Nursing residency programs are short, postgraduate training programs for nurses who are just getting started in their nursing career. Like nurse midwife programs and other specialized graduate programs for nurses, it can prepare new grads for work in one of the nursing specialties or give them an extra bit of clinical training and learning. Getting into a nursing residency program is completely optional, but enrolling in one can have numerous benefits for those who are new to the nursing profession. In this blog, we’ll look at the many nursing residency programs available to new grads, what these programs can do for you, how they work, what the benefits and drawbacks are and how to get into a nursing residency program.

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List of Accredited Nurse Residency Programs What Are Nurse Residency Programs? How are Nurse Residency Programs Structured? How to Get Into Nurse Residency Programs Should You Apply to a Nurse Residency Program? FAQs

List of Accredited Nurse Residency Programs

There are many nursing residency programs across the US, offering a variety of clinical experiences, focuses and entry-to-practice training for nurses. The following programs have been accredited by the Commission on Collegiate Nursing Education (CCNE) as nursing residency programs, nursing entry-to-practice programs and postbaccalaureate nursing residency programs.

Nurse Residency Programs in Canada

Graduate nurses in Canada can also choose to enroll in a new grad nurse residency program. These programs are usually offered at nursing schools in Canada, major hospitals and through programs attached to some of the best nursing schools in Canada. However, new nurses can also find residency programs and opportunities through their provincial and regional healthcare authority, including Alberta Health Services, Nova Scotia Health and the Winnipeg Regional Health Authority. Here are a few of the available nurse residency programs in Canada:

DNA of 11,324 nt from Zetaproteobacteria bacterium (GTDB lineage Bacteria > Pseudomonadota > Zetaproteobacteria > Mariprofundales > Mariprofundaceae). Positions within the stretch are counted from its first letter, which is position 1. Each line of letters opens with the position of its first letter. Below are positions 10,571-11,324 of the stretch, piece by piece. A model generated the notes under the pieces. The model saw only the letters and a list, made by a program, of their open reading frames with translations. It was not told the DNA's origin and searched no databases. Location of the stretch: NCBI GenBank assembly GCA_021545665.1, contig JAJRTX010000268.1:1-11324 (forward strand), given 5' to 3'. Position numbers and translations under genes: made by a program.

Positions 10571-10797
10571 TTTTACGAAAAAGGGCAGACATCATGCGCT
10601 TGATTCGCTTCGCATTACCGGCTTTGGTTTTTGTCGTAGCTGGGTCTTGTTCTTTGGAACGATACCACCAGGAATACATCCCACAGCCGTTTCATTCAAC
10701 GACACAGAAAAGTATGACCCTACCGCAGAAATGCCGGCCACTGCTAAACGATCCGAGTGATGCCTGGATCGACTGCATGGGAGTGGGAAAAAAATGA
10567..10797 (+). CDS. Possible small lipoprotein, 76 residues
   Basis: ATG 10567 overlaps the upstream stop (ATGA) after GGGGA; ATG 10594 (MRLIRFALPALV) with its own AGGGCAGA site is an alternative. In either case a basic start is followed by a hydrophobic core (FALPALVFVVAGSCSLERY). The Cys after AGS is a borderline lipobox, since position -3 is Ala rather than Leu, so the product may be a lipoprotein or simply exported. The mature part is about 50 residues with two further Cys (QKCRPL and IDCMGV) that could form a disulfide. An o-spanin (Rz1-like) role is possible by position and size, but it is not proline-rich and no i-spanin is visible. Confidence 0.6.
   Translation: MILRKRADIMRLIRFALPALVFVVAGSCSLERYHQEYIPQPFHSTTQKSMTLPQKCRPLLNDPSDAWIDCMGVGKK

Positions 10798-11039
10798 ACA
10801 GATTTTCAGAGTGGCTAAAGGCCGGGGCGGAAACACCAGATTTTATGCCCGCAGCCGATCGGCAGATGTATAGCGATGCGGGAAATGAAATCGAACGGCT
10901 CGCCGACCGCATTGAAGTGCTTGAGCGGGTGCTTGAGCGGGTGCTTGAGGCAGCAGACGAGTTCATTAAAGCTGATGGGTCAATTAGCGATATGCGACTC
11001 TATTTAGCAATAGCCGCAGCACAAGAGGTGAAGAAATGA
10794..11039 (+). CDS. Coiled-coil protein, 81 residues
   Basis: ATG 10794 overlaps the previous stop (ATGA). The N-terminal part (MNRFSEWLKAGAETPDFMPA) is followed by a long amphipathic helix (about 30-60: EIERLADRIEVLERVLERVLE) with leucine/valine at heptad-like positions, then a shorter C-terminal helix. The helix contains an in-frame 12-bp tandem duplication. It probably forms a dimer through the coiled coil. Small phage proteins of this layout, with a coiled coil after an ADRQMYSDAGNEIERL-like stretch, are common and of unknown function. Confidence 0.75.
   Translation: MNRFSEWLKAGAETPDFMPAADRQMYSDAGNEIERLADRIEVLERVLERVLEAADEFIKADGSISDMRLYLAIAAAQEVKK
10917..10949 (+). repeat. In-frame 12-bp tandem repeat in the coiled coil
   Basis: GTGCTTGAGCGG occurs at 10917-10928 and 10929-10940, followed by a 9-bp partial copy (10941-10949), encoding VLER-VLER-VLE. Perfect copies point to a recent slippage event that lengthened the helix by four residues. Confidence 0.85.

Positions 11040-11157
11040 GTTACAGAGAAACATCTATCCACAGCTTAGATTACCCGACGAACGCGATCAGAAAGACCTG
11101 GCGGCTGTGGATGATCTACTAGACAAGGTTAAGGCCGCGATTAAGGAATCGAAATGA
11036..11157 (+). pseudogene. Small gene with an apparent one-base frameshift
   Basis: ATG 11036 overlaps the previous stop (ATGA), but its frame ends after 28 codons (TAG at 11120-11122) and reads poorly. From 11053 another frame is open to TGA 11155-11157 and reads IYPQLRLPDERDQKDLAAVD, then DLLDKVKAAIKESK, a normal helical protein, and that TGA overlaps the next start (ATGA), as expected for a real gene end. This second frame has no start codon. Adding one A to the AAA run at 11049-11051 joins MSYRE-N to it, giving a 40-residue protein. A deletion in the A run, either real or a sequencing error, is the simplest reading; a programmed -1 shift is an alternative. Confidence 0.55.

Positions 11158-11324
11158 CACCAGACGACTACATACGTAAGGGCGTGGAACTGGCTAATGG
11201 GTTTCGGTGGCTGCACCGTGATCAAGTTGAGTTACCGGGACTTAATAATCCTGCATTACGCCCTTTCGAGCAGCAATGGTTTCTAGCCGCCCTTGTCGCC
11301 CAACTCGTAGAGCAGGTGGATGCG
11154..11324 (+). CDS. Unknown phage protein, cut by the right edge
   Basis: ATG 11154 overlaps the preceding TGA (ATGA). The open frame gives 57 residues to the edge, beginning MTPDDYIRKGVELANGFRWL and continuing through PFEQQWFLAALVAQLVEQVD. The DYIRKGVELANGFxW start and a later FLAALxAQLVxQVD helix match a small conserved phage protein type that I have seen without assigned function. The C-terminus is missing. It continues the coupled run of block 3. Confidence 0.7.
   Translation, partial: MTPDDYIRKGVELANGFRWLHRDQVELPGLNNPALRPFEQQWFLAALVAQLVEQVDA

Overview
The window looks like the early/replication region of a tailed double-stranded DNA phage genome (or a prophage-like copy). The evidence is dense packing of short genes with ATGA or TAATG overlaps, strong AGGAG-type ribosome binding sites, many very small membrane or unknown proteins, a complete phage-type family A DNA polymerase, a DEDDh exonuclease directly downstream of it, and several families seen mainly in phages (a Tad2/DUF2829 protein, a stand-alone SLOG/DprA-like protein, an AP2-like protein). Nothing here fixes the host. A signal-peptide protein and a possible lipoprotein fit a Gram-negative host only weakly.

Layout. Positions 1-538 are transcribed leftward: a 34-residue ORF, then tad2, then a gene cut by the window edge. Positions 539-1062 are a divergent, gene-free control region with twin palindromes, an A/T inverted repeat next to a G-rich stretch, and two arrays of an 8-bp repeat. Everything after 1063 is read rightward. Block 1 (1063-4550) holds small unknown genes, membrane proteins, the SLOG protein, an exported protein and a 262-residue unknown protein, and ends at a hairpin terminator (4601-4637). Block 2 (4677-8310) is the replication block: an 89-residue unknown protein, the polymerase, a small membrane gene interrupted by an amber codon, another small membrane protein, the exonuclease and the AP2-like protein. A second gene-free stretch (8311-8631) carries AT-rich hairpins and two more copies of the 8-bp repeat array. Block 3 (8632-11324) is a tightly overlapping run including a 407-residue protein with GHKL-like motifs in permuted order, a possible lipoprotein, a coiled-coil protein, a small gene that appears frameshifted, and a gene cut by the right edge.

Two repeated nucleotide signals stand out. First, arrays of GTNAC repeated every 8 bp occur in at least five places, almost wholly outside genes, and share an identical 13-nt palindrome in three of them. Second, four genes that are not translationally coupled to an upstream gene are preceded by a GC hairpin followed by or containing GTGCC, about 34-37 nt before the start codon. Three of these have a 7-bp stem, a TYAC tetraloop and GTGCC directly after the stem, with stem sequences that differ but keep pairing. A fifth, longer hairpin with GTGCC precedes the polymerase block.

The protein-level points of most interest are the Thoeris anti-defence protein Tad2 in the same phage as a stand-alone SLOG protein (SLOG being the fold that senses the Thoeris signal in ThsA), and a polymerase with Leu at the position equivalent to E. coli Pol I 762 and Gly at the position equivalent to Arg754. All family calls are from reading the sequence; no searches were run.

What Are Nurse Residency Programs?

Nursing residency programs, just like medical residency programs for graduating medical students, are designed to prepare newly graduated nurses for clinical practice. Many nursing residency programs are called “entry-to-practice” or “postbaccalaureate” residency programs because they are designed specifically for RNs who have recently graduated with their nursing degree and are ready to enter the workforce.

Nursing residency programs are meant to improve the patient care provided by new nurses by improving their patient assessment skills, communication skills and clinical judgment and decision-making. Overall, they are meant to decrease nursing error, improve competency and foster a higher level of job satisfaction and resilience for new nurses.

Nurse residents, similar to a resident doctor, will engage in clinical training under the supervision of a program director or senior nursing staff and possibly complete further coursework or in-classroom learning. While nurses complete both in-classroom and clinical training during nursing school, a residency program is an optional, extra step new nurses can take to better prepare themselves for “real-world” nursing.

Why did nursing residency programs start?

Nursing residency programs are a relatively new concept, but they have been growing in popularity in recent years. As a profession, nursing has faced many obstacles and challenges in recent years, both in the US and Canada. So, in response, nursing residency programs seek to offer better training and preparation for new nurses, ultimately leading to a stronger, more resilient and competent nursing workforce.

Recent studies have found that around 17% of new nurses quit within a year of entering the workforce. While that number rises to 30% of nurses within the first 3 years of working. The primary reasons are cited as being overwhelmed by the transition from classroom to clinical practice and higher levels of burnout among nurses. To foster a better working environment for nurses and ensure new grads enjoy a smoother transition, residency programs were presented as the solution.